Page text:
Spacecraft must leave Earth’s atmosphere using rocket engines in order to achieve orbit.
Engineers specialize in creating spacecraft switch panels and display systems as well as testing multiple spacecraft trajectories.
A spacecraft is a vehicle designed for travel or operation in space.
Spacecraft are vehicles designed for travel or operation in space, typically beyond Earth’s atmosphere. Spacecraft may be unmanned or crewed vehicles used for communications, meteorology, navigation, planetary exploration, interstellar travel or space colonization purposes. Since 1957 alone, over 5,000 spacecraft have been launched into orbit – most being probes, although there have also been some manned missions (Vostok 1 being the inaugural mission in 1961).
Spacecraft are equipped with sensors and instrumentation to collect data for downlink communication with ground stations, while an onboard computer manages its various subsystems – typically attitude determination and control, navigation/control, guidance/guidance power/command and data handling thermal control/structures etc. attached to their spacecraft buss based upon mission profiles.
A satellite can use thrusters for fine-tuning its position or performing orbital maneuvers known as stationkeeping, as well as to generate electricity using solar panels mounted on its body. Furthermore, some spacecraft are designed with features to facilitate atmospheric reentry while others come equipped with parachute landing mechanisms.
Manned spacecraft like the Space Shuttle and Soyuz are designed to transport astronauts safely into space and back down again, using either a reusable craft such as the Shuttle or expendable ones such as Soyuz.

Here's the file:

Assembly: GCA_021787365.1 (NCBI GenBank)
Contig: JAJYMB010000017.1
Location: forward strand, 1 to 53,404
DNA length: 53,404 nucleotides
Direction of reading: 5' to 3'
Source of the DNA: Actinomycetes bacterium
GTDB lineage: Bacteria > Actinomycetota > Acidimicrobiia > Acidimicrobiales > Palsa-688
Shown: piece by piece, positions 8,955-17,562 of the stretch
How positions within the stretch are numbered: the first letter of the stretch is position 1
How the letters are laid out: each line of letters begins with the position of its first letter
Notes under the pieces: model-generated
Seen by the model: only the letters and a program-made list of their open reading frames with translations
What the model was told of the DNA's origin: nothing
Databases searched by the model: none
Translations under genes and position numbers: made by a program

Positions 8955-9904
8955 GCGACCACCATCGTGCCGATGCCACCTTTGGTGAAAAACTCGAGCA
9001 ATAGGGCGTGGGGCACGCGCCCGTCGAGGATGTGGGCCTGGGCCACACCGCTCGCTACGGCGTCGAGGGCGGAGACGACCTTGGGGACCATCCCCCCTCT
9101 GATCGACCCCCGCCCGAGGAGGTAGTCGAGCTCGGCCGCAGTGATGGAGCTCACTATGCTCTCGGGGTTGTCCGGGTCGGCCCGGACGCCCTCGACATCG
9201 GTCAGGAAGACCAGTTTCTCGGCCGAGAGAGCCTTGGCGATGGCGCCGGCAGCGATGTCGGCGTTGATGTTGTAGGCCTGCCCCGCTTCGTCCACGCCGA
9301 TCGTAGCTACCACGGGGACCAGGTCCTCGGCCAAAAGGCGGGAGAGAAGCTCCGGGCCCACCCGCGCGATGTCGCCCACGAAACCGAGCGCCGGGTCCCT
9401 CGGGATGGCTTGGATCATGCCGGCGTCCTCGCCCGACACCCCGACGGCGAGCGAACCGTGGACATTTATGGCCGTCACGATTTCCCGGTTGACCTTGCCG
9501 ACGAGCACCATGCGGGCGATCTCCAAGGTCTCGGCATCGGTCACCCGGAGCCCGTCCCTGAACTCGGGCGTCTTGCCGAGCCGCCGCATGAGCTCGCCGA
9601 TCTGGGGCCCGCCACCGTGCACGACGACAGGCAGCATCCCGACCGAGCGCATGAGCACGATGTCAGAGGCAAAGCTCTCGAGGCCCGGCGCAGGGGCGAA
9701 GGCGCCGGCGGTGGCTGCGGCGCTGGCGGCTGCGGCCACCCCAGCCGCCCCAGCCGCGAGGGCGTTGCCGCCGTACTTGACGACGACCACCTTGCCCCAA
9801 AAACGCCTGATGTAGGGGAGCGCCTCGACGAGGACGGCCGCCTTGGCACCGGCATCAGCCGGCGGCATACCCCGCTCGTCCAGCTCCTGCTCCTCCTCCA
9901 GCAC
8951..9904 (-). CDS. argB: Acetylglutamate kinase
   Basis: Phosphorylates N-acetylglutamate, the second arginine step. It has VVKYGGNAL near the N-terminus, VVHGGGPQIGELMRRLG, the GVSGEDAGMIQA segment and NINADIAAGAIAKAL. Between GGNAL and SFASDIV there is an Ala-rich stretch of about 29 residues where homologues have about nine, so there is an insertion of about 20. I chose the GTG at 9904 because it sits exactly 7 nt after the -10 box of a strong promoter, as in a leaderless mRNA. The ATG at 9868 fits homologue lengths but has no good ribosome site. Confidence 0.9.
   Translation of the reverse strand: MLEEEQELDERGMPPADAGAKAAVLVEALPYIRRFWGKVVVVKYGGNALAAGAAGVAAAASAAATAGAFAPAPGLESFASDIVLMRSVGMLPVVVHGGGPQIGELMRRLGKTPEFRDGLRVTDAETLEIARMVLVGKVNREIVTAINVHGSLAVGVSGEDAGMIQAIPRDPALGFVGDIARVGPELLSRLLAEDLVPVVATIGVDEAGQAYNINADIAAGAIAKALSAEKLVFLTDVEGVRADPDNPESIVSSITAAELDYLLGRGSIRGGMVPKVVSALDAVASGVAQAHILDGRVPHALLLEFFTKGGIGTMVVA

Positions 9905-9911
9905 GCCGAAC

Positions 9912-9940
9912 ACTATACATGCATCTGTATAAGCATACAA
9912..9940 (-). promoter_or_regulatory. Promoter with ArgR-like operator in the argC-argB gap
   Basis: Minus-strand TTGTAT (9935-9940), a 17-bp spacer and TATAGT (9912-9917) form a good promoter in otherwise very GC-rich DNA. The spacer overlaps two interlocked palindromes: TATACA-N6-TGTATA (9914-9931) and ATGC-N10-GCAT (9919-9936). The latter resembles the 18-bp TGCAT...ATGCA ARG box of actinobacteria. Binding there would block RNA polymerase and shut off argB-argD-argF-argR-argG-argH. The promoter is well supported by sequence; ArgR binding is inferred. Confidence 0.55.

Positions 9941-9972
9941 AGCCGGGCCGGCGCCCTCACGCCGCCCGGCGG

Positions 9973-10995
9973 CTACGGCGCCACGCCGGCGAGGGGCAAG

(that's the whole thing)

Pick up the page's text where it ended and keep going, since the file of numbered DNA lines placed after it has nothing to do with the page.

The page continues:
Deep-space mission spacecraft include orbiters, flybys, landing probes and rovers like Mars Global Surveyor and Mars Pathfinder as well as Cassini lander Philae that will land on Comet 67P/Churyumov-Gerasimenko later in 2014. Sample return spacecraft like Stardust returned samples from comet Wild 2 in 2005; all require complex thermal control systems in order to operate at various temperatures in space environments.
A spacecraft is a vehicle that is designed for travel or operation in space.
Spacecraft are vehicles designed to explore or operate in space with or without crew aboard. This term encompasses everything from tiny probes sent to Mars to the massive Space Shuttle. Spacecraft are generally propelled through rapid expulsion of mass, creating reaction force (Newton’s third law). Because space is non-gaseous environment, frictional forces such as those used on car tyres or wings would not work in spacecraft as there would be no medium (gas).
All spacecraft include a power subsystem and communications system as well as any science instruments (referred to as payload). Furthermore, they must possess a structural subsystem that can bear the loads imposed upon them from launch vehicles and orbital launch platforms.
Most spacecraft are either uncrewed or crewed. Manned spacecraft feature a cabin for astronauts to relax in while being equipped with life support systems, while uncrewed ones often provide transportation from and to space stations like the International Space Station. Space shuttles, for instance, can be reused many times over, while single use capsules like Soyuz provide transport from and to it as needed.
Spacecraft are placed into orbits depending on their mission, typically circular but sometimes more complex, such as low Earth orbit (LEO) or geosynchronous Earth orbit (GEO).
Some spacecraft feature solar wings that rotate towards the Sun, such as European Space Agency’s 20 tonne Automated Transfer Vehicle which delivers cargo and experiments to the International Space Station. Others, like Meteosat or box-shaped satellites used by European Space Agency’s Earth observation fleet are drum-shaped without spinning; still others resemble airplanes such as North American’s X-15 spaceplane or Scaled Composite’s SpaceShipOne/SpaceShipTwo used by Virgin Galactic provide paying passengers on board these spacecraft.